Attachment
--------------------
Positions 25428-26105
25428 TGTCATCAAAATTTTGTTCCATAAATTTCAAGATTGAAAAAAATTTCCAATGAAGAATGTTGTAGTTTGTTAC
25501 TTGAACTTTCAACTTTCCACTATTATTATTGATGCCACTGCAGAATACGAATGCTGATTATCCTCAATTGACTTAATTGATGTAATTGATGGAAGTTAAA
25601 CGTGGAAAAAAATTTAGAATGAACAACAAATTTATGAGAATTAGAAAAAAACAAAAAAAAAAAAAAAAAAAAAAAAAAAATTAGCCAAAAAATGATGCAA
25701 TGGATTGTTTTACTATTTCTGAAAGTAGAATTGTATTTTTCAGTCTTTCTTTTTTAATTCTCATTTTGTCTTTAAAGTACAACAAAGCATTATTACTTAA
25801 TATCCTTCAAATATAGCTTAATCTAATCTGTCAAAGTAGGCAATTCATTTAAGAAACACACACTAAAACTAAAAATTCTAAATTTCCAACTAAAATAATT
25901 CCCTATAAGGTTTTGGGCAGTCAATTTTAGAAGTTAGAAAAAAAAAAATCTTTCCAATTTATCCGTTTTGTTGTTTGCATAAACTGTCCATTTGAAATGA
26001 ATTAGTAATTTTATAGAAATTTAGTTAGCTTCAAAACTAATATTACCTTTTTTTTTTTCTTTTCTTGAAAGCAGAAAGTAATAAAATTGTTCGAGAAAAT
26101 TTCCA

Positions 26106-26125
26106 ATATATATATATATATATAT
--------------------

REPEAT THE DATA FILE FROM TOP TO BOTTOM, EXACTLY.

Positions 25428-26105
25428 TGTCATCAAAATTTTGTTCCATAAATTTCAAGATTGAAAAAAATTTCCAATGAAGAATGTTGTAGTTTGTTAC
25501 TTGAACTTTCAACTTTCCACTATTATTATTGATGCCACTGCAGAATACGAATGCTGATTATCCTCAATTGACTTAATTGATGTAATTGATGGAAGTTAAA
25601 CGTGGAAAAAAATTTAGAATGAACAACAAATTTATGAGAATTAGAAAAAAACAAAAAAAAAAAAAAAAAAAAAAAAAAAATTAGCCAAAAAATGATGCAA
25701 TGGATTGTTTTACTATTTCTGAAAGTAGAATTGTATTTTTCAGTCTTTCTTTTTTAATTCTCATTTTGTCTTTAAAGTACAACAAAGCATTATTACTTAA
25801 TATCCTTCAAATATAGCTTAATCTAATCTGTCAAAGTAGGCAATTCATTTAAGAAACACACACTAAAACTAAAAATTCTAAATTTCCAACTAAAATAATT
25901 CCCTATAAGGTTTTGGGCAGTCAATTTTAGAAGTTAGAAAAAAAAAAATCTTTCCAATTTATCCGTTTTGTTGTTTGCATAAACTGTCCATTTGAAATGA
26001 ATTAGTAATTTTATAGAAATTTAGTTAGCTTCAAAACTAATATTACCTTTTTTTTTTTCTTTTCTTGAAAGCAGAAAGTAATAAAATTGTTCGAGAAAAT
26101 TTCCA

Positions 26106-26125
26106 ATATATATATATATATATAT